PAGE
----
Network analysis of tail-biting in pigs : the impact of missed biting events on centrality parameters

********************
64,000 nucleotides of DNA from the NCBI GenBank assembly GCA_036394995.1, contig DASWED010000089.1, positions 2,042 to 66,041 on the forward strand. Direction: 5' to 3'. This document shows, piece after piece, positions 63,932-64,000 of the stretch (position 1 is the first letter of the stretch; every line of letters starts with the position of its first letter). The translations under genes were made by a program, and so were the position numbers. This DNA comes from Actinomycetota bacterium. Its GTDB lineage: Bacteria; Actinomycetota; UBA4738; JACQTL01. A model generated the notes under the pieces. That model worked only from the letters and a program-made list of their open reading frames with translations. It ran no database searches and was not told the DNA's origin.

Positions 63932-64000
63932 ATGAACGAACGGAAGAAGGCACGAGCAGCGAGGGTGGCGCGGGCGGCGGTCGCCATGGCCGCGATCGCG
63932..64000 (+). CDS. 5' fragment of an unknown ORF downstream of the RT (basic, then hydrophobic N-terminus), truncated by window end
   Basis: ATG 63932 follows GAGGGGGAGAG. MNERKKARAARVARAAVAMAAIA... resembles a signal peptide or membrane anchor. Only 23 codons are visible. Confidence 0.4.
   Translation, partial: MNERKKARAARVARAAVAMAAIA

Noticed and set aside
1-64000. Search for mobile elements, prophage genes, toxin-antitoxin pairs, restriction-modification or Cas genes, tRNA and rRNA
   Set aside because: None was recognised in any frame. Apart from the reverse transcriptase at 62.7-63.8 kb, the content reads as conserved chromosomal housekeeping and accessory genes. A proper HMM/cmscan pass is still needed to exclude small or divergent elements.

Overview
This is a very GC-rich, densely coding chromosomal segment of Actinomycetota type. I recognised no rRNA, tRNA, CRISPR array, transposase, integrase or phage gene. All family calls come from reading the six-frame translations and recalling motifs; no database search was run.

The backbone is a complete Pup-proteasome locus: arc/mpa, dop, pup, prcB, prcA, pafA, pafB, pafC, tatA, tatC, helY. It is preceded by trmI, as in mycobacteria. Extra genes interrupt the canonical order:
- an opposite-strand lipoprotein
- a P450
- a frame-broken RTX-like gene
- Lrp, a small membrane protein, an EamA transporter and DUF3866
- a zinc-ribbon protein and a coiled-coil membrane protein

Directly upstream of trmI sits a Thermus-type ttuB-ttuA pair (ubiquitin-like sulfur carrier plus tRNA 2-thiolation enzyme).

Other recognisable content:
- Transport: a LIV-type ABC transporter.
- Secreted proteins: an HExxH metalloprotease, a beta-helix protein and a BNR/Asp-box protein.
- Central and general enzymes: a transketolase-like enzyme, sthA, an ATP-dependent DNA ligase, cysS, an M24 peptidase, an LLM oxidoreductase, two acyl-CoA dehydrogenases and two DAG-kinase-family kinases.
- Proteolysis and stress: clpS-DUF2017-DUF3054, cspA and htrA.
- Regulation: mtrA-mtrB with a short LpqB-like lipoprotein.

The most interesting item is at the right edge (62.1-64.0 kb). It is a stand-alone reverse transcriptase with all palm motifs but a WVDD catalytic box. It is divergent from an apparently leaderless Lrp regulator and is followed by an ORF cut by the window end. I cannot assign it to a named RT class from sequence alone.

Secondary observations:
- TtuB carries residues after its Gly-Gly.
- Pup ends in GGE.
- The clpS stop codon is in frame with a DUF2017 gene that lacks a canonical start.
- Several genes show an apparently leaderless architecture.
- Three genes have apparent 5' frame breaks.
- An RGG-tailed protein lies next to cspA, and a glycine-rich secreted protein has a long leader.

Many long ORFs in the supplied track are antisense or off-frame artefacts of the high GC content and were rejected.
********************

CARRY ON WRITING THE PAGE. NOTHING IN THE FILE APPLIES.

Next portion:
With social network analysis, group structures of animals can be studied. However, underlying behavioural observations face problems of missing events or deviations between observers. The current study analysed the robustness of node-level network parameters based on tail-biting observations in pigs affected by missed events. Real observations of one observer were used as a gold standard to build true networks and to compare two sets of erroneous networks to them. The first set consisted of networks from different observers of the same data basis. The second set consisted of networks with a fixed error rate (random samples of the gold standard). The stability of the ranking order was used as an indication of accuracy (range 0–1; ≥0.49 good accuracy; ≥0.81 very good accuracy). Comparing observers with true networks yielded overall bad accuracy scores. Generally, outgoing network parameters (active: biting) provided better accuracy scores than ingoing network parameters (passive: being bitten). The results of sampled networks showed decreasing accuracy scores with increasing error rates. At the same error rate, longer observation periods yielded better accuracy scores. For sampled networks, differences between outgoing and ingoing network parameters were more distinct and local parameters (direct contacts) provided better accuracy scores than global parameters (direct and indirect contacts). Overall, sampled networks with 3/10 missed events yielded good to very good accuracy. As networks with more observations handle missed events better, studies of behavioural observations always need to evaluate the required accuracy and feasible workload. The current study gives insights in the accurate estimation of behavioural observations.